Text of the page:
Leaders of Germany’s peace movement were talking up the positives from this year’s more than 70 Easter marches nationwide. But others noted that while there were a lot of marches, few of them drew many people.
Those rainbows stand for peace
Easter weekend, for Germans of a certain political bent, means participating in Easter marches.
Over the five decades Germans have made Easter a time for marching for peace, participants have focused on a number of targets: protesting the stationing of nuclear warheads in the country, stopping the spread of nuclear power, preventing the spread of conflict in the Middle East.
This year's marches centered on criticizing NATO strategy in Afghanistan (especially the presence of German troops there), the stalled peace process between Israelis and Palestinians, and the dream of a nuclear weapon-free world, which was recently rekindled by comments from US President Barack Obama.
According to march organizers, those causes brought out more than 20,000 Germans over this Easter weekend - a sum they considered a positive turnout.
The marchers say 'no' to war, NATO and nuclear weapons
But others found the numbers less rosy. A single protest, in Fretzdorf, northwest of Berlin, made up more than 10,000 of the weekend total, meaning elbow room at the other 70-odd marches was significantly easier to come by.
Protests in Berlin and Dusseldorf drew about 500 people each, while Munich's march was an even smaller party of 300.
Moreover, the Fretzdorf march, in the eastern state of Brandenburg, was driven as much by a not-in-my-backyard impulse as by a concern for world peace.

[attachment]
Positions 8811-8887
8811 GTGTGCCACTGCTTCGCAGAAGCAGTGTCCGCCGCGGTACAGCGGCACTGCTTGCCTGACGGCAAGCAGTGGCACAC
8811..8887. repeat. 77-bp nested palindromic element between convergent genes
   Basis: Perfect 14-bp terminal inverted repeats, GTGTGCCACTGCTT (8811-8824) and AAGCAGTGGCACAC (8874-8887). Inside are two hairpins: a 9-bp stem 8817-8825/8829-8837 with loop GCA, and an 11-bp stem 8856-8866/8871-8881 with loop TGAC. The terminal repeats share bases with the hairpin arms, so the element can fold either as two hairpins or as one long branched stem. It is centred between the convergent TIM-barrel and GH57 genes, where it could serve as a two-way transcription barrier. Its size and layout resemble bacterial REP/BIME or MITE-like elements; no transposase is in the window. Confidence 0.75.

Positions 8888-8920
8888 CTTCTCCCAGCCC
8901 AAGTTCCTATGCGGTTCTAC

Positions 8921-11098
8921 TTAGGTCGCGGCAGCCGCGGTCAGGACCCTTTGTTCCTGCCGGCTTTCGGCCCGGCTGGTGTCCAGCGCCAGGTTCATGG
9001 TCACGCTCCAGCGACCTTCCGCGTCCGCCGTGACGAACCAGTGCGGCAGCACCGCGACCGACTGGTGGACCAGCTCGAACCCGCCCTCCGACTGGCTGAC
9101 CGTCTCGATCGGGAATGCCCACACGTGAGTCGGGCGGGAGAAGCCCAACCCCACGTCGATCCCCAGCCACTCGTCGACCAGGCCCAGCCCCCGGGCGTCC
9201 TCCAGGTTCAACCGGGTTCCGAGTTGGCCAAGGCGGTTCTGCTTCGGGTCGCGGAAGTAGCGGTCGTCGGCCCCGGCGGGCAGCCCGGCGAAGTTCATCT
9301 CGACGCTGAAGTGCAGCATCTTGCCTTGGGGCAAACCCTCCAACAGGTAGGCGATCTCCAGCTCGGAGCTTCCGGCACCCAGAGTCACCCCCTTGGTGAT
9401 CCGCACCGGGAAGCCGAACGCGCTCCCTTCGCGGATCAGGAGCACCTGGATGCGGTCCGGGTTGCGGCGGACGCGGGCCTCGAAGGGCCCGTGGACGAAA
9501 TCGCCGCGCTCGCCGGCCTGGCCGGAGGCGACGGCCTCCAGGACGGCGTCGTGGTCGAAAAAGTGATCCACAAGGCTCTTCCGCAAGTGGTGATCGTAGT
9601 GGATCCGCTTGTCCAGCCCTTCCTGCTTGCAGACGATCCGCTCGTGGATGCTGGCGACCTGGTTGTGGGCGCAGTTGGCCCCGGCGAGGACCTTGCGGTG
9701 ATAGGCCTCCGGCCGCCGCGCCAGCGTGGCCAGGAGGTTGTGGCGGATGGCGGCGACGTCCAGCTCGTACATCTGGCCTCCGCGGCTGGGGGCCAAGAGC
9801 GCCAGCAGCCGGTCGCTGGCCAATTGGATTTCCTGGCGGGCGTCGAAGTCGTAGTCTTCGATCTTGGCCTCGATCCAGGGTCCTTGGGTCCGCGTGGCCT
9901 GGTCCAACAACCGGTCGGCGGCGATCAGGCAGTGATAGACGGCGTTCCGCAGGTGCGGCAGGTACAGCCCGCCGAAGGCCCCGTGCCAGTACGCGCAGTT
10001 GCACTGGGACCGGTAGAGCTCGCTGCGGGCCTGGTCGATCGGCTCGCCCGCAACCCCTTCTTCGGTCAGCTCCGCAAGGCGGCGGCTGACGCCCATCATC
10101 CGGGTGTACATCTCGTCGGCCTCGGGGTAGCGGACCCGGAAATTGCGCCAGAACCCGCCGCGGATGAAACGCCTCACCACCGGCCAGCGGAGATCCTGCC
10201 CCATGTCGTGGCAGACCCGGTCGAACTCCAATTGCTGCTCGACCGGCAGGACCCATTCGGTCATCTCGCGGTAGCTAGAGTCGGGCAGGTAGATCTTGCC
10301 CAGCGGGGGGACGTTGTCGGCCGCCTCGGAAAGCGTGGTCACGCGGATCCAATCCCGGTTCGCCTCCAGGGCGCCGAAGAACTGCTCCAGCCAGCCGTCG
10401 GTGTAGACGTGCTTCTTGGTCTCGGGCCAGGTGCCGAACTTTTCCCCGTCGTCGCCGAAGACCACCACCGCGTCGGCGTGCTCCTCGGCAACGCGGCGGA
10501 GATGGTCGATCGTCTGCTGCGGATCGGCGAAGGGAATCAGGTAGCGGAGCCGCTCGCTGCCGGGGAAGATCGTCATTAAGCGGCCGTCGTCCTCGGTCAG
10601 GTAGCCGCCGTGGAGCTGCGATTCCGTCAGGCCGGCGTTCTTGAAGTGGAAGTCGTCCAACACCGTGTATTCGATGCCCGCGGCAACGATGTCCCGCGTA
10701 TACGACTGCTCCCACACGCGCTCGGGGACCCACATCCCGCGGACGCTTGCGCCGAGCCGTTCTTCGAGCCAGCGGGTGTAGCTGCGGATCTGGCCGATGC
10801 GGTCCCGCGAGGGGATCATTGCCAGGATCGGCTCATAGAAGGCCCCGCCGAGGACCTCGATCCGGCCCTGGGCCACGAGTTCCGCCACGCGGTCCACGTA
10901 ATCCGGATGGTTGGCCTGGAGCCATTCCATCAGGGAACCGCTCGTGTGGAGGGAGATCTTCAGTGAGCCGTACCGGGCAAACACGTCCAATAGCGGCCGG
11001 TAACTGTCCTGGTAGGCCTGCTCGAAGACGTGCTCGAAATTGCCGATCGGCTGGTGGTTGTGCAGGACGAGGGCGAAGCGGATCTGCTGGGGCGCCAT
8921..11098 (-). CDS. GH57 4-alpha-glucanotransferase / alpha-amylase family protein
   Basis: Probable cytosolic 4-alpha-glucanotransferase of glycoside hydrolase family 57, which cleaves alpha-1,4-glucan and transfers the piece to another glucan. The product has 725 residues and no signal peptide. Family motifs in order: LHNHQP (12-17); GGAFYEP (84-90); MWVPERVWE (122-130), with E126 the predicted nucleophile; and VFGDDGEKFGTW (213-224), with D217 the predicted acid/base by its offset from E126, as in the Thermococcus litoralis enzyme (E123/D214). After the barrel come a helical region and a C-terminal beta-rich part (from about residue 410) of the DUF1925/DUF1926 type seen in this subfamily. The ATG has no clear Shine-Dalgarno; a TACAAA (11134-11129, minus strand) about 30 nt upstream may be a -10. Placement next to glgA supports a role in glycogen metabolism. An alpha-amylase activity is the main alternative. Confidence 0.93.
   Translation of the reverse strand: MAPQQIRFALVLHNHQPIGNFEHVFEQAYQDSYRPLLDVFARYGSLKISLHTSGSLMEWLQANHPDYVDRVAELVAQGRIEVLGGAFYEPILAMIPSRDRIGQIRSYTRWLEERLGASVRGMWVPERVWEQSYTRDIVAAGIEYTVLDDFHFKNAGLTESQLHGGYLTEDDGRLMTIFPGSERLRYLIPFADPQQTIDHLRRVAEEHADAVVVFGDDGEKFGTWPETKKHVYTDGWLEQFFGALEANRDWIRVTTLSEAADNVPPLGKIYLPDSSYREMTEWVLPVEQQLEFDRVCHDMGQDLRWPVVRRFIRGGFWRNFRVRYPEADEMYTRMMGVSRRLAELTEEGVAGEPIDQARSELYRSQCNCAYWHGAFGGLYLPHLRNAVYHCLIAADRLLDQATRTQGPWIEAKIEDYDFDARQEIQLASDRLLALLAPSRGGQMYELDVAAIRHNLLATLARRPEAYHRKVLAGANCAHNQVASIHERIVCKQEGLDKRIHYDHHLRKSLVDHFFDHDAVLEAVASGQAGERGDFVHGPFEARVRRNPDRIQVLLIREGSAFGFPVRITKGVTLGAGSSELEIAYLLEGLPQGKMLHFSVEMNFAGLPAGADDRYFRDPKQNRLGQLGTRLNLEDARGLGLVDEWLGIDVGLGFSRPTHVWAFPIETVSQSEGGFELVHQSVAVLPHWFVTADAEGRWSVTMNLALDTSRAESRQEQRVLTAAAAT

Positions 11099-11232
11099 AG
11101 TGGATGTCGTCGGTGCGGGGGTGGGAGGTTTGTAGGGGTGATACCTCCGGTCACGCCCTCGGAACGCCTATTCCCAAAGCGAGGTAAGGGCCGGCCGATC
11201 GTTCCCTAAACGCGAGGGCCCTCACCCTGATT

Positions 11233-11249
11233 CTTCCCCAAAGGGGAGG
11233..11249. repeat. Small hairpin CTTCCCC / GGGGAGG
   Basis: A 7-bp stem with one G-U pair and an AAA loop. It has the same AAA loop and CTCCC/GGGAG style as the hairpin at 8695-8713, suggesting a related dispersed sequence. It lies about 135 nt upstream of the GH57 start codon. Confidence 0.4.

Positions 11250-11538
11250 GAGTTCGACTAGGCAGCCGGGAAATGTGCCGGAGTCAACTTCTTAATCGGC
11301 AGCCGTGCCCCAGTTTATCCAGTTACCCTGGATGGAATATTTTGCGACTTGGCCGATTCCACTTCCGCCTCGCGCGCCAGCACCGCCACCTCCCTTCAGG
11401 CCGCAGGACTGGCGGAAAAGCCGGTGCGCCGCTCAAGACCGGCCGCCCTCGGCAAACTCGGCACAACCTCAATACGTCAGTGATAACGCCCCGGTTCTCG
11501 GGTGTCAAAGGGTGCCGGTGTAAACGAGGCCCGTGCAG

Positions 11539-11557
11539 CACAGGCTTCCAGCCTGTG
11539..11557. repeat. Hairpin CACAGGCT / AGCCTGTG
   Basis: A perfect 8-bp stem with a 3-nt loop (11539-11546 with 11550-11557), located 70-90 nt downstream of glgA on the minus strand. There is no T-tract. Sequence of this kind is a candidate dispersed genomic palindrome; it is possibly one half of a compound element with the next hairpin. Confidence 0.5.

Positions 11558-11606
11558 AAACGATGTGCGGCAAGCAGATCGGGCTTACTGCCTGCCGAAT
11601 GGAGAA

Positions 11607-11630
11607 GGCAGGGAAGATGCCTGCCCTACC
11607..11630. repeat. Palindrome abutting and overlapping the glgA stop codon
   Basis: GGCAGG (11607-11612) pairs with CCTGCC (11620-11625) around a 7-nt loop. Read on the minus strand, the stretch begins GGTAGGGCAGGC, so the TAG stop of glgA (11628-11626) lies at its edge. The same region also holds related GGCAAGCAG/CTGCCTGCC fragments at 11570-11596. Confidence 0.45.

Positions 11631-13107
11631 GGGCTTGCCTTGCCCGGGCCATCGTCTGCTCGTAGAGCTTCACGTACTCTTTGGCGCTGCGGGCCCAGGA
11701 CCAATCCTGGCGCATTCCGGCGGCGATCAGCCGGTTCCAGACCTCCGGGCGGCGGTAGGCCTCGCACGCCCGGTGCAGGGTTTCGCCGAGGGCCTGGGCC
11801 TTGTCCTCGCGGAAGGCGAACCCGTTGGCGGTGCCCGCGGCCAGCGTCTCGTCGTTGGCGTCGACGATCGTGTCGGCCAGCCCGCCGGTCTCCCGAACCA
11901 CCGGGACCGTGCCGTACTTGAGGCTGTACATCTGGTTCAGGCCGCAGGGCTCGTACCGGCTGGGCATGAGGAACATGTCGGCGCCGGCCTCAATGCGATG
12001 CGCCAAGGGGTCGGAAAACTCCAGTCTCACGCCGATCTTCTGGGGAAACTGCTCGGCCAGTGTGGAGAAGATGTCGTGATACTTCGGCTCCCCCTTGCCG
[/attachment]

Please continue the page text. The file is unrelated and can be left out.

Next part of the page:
The Ministry of Defense wants to reopen a Soviet-era proving ground there that would give Air Force planes a place to practice low-flying bombing runs. Locals have dubbed the planned facility the ‘Bombodrome' and are mostly against it.
“We're from the generation that has known war,” one older woman said. “There will always be an anti-war faction among us, until we die.”
Another local man said, “Would you want to live here, when airplanes are constantly buzzing overhead?”
Organizers might have hoped for more people to come out and march for world peace, but they weren't expecting too many. Last year's Easter march numbers were also fairly small, and many say it's natural for numbers to fluctuate, depending on the perceived urgency of peace as a political issue.
“Afghanistan just seems very far away for a lot of people,” says Manfred Stenner, the Director of the Coperative Peace Network in Bonn.
But he says too that recent polls have shown that a wide majority of Germans are against having their troops in Afghanistan.
“We see ourselves as representative of that opinion,” he said.
That situation might change, or another potential conflict could push peace to the forefront, where it was in past decades.
In 1983, protests brought the people out
“It's natural to have fewer people come out now, compared with the 1980s,” said Stenner. “That was right at the high point of the cold war, when nuclear war could have broken out at any time, and almost did.”
The early 1980s saw a string of anti-nuclear protests in Germany that drew hundreds of thousands, culminating in one in Germany's then-capital Bonn in 1983 that drew half a million by some estimates. That sort of an attendance figure was matched only once since – in Berlin in 2003, against the Iraq war, which was approaching at the time.
Organizers will be hoping for a much bigger turnout next year. The German Easter march movement, which began as an echo of an anti-nuclear march led by Bertrand Russell in London, started in 1960, meaning the 2010 marching season will be the movement's 50th.